“Completely shutting down the Orange Line for 30 days is unacceptable,” said Staci Rubin, Vice President of Environmental Justice at CLF. “It’s awful that the T has failed to maintain tracks and infrastructure for so long that it now warrants a monthlong shutdown. Replacement buses will more than double travel times, disrupting the lives of hundreds of thousands of riders. At the very least, the T must implement bus lanes for the entire length of the route and run more frequent commuter rail service.”
“It’s hard to overstate how significant and historic this day is,” said Bradley Campbell, President of CLF. “The long-delayed Green Line extension will finally unlock transportation access for thousands of people who previously had few options to get to work, school, or necessary appointments. While we celebrate today, it’s important to note that the work isn’t done, and we’ll continue to push for environmental review of the extension of the Medford branch to Route 16.”
“Public transportation offers a lifeline, especially for communities with few other options,” said Staci Rubin, Vice President of Environmental Justice at CLF. “The chronic, frequent delays on the MBTA are thwarting economic growth in the region, and communities of color and low-income communities are bearing the brunt. It’s clear that the status quo is broken, and the MBTA must step up and create a system that works for all riders, not just wealthy ones.”
If you ride the MBTA to work or school regularly, then this scenario will sound frustratingly familiar. You rush to your bus stop or train station, only to find out that it’s delayed – often with little information on what happened or how long you’ll have to wait. When your bus or train does arrive, you… Continue reading MBTA Delays Undercut Access to Jobs and Economic Opportunity
In late July, Governor Baker signed a law that establishes a new, permanent board to oversee the MBTA. This is a huge win for communities and riders who depend on the T to get where they need to go, and it has the potential to lead to much-needed changes within the transit system.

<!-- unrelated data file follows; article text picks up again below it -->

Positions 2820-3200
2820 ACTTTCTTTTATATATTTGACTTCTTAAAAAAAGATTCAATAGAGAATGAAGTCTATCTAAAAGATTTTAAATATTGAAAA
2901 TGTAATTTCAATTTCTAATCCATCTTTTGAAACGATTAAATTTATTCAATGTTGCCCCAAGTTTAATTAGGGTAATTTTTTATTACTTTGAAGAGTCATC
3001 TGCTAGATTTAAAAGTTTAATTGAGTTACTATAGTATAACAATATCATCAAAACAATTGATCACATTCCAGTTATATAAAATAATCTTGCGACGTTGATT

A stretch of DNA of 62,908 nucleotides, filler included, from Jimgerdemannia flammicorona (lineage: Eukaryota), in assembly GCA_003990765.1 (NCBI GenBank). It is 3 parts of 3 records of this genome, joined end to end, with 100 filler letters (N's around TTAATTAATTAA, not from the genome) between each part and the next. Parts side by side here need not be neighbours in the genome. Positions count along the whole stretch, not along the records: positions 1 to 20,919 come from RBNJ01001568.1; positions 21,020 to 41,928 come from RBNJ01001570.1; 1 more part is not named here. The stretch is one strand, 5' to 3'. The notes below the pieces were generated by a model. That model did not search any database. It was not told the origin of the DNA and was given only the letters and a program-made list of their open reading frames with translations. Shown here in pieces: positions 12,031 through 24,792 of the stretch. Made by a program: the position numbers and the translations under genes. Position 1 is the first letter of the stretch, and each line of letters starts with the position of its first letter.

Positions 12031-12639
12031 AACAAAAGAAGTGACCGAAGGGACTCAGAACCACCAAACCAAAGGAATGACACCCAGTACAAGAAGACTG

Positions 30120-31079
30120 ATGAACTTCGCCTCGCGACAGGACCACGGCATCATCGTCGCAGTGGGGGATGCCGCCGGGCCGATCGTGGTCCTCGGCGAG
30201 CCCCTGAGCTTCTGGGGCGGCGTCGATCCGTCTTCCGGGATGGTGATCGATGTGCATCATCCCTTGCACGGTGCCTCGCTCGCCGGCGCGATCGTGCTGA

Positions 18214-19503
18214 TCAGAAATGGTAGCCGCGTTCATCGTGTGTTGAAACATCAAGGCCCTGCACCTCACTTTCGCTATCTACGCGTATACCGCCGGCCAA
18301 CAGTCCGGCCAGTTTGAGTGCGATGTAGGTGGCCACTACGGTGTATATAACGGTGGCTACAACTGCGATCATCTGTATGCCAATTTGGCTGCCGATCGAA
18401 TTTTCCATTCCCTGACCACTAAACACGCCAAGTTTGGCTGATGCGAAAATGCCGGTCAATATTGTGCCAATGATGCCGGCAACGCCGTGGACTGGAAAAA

Governor Charlie Baker has implemented a new permanent oversight board for the MBTA. The board will focus on the transit issues plaguing communities in eastern Massachusetts, and will be required to consider environmental justice issues.
“The era of kicking the can down the road at the MBTA is over,” said Staci Rubin, Vice President of Environmental Justice at CLF. “People in nearly 200 communities depend on the T to get where they need to go, and it’s time we get a reliable, affordable system that works for everyone. This bill will make sure that the oversight board understands the issues plaguing the MBTA and has the vision to create a better system for everyone.”
You can’t protect the environment without helping the community. This idea is the backbone for Alternatives for Community & Environment (ACE), one of the community-based recipients of funds from CLF’s successful lawsuit against Boston’s school bus operator, which was violating clean air laws.
“Transportation is an essential service and it’s about time our leaders treat it like one,” said Staci Rubin, Senior Attorney at CLF. “Funding these transformational projects and decriminalizing fare evasion will have a profound impact on communities that depend on public transit every day. Riders of color have been disproportionately targeted with criminal fare evasion charges for decades, and this welcome change is long overdue.”
“Slashing these critical services will be catastrophic for communities that depend on public transit,” said Staci Rubin, Senior Attorney at CLF. “It’s senseless to cut services that essential workers depend on each day while COVID continues to rage. These cuts are not as bad as originally proposed, but they will nevertheless upend the lives of thousands of people, set the state back in reaching our climate goals, and hinder economic recovery after the pandemic.”